Mark Mellman
Mark Mellman
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Betty McCollum’s bill in the US Congress sets a trap for Israel

A law that would penalize Israel for prosecuting Palestinian children fails to answer the question of what should be done when the terrorists are children
Rep. Betty McCollum, April 2019 (Source: US Department of Agriculture, photo by Preston Keres, public domain)

On a Sunday morning in September of 2018, a 16-year-old boy left his home, traveled to a shopping center, and sat outside a supermarket.

When Ari Fuld, a 45-year-old American-Israeli husband, and father of four, happened to walk out, the boy stabbed him to death and tried killing several others in front of numerous witnesses.

The murder occurred in the West Bank, so the young man had a long trial in a military court where he was convicted of murder, as well as three counts of attempted murder, and sentenced to prison.

A few months later, and a continent away, a 17-year-old was shot and killed in Saint Paul, Minnesota. No eyewitnesses to the crime emerged, but one individual identified a 14-year-old fleeing the scene while security cameras confirmed he was in the area. Tried as an adult, on the basis of less compelling evidence, the 14-year-old plea-bargained his way to a conviction for “second-degree unintentional murder” and was sentenced to 12 years in prison.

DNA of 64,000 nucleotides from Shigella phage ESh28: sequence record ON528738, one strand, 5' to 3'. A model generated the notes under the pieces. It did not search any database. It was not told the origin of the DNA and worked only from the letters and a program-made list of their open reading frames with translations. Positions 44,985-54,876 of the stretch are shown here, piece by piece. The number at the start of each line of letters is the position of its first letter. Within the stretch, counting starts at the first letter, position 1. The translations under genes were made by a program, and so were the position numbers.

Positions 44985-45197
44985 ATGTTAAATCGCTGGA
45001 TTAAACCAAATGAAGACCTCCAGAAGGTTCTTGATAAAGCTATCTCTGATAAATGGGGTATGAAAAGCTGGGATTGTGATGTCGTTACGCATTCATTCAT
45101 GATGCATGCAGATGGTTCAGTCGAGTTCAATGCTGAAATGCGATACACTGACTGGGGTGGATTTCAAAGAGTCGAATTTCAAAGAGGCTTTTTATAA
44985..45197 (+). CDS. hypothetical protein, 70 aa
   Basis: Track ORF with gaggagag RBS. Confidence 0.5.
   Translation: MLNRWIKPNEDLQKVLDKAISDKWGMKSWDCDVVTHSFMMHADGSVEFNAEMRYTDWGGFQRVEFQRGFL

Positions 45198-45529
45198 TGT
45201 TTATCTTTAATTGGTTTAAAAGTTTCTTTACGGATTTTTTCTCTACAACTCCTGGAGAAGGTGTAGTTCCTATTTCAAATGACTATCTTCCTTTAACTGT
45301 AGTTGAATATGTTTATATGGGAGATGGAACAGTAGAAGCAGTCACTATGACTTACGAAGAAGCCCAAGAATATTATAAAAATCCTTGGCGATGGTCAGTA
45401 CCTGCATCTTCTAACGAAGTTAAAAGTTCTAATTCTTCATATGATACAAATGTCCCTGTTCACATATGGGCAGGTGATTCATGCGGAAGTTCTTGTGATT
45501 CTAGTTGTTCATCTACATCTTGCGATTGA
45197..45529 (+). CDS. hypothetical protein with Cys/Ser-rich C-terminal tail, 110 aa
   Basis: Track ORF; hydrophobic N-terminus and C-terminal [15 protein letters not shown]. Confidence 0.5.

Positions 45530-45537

We can locate no record of Congresswoman Betty McCollum protesting the arrest, trial, or conviction of the Saint Paul youth, whose crime was committed in her district.

Yet, McCollum’s latest bill says Israel violated international law by arresting, trying, and sentencing Mr. Fuld’s murderer — a violation so egregious in her view, that her bill would prevent Israel from using US-supplied resources to arrest or detain him.

Representative McCollum’s bill asserts that Israel’s “detention and prosecution of Palestinian children…[is]…contrary to the values of the American people…,” but judging by her silence on the incident in her district, she apparently thinks detaining and prosecuting American children aligns well with American values and Saint Paul should go on using taxpayer money to arrest and imprison child murderers.

This contradiction — dare we call it hypocrisy, or even anti-Israel animus—is evident well beyond this single case. Minnesota arrests more than twice as many juveniles per capita as Israel does in the West Bank. The Palestinian Authority arrests 3 times as many youth as Israel does, and the PA is regularly accused of torture by local human rights groups.

But McCollum’s bill is silent on those actions, apparently seeing no problem there.

Over 30 countries receive U.S. military aid, many with human rights records far worse than Israel’s, but the McCollum bill would not prevent any of them from using those funds to arrest and detain children. Only Israel faces restrictions under her law.

That’s not “whataboutism” on my part; rather it’s a conscious effort by McCollum and her few supporters to discriminate against Israel through a law imposing estrictions on Israel that apply to no other country.